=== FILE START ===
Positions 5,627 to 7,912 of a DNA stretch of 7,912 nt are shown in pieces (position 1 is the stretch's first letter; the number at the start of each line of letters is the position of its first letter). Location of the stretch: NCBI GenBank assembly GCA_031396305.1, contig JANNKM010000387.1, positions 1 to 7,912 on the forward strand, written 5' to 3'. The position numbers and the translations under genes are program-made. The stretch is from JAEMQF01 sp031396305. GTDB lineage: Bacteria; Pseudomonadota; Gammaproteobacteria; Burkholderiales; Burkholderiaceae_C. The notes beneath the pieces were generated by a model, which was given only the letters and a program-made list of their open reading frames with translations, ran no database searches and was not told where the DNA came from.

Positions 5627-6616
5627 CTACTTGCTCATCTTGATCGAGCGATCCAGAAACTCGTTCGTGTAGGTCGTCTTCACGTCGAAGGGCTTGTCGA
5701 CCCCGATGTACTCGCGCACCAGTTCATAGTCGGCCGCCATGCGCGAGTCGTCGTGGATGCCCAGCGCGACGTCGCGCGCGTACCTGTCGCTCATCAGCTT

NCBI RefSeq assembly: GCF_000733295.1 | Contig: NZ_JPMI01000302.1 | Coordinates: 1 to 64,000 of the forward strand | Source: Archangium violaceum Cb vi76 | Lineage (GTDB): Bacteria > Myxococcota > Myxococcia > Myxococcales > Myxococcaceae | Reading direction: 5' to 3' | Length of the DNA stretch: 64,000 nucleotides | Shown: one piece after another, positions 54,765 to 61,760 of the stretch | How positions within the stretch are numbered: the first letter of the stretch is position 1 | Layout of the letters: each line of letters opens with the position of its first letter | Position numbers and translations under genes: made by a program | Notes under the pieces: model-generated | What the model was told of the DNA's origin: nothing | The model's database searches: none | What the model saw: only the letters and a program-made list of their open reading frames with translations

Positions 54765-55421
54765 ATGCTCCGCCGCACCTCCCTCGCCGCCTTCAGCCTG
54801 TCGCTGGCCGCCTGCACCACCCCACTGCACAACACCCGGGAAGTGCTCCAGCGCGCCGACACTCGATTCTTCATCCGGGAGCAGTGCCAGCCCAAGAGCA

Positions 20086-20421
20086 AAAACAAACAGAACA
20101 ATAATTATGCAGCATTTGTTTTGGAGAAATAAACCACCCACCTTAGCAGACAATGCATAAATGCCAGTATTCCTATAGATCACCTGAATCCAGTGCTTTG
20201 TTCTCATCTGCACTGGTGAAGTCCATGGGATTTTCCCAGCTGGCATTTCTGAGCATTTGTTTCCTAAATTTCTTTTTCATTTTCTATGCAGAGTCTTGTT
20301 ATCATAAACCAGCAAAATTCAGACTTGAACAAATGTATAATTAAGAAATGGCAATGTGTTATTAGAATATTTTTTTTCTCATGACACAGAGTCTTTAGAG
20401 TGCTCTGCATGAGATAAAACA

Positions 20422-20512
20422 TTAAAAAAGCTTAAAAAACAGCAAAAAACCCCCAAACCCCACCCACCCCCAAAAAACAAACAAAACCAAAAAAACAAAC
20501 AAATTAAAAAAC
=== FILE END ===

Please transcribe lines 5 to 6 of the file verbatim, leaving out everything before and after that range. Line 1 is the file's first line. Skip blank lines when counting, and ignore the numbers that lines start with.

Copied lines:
NCBI RefSeq assembly: GCF_000733295.1 | Contig: NZ_JPMI01000302.1 | Coordinates: 1 to 64,000 of the forward strand | Source: Archangium violaceum Cb vi76 | Lineage (GTDB): Bacteria > Myxococcota > Myxococcia > Myxococcales > Myxococcaceae | Reading direction: 5' to 3' | Length of the DNA stretch: 64,000 nucleotides | Shown: one piece after another, positions 54,765 to 61,760 of the stretch | How positions within the stretch are numbered: the first letter of the stretch is position 1 | Layout of the letters: each line of letters opens with the position of its first letter | Position numbers and translations under genes: made by a program | Notes under the pieces: model-generated | What the model was told of the DNA's origin: nothing | The model's database searches: none | What the model saw: only the letters and a program-made list of their open reading frames with translations

Positions 54765-55421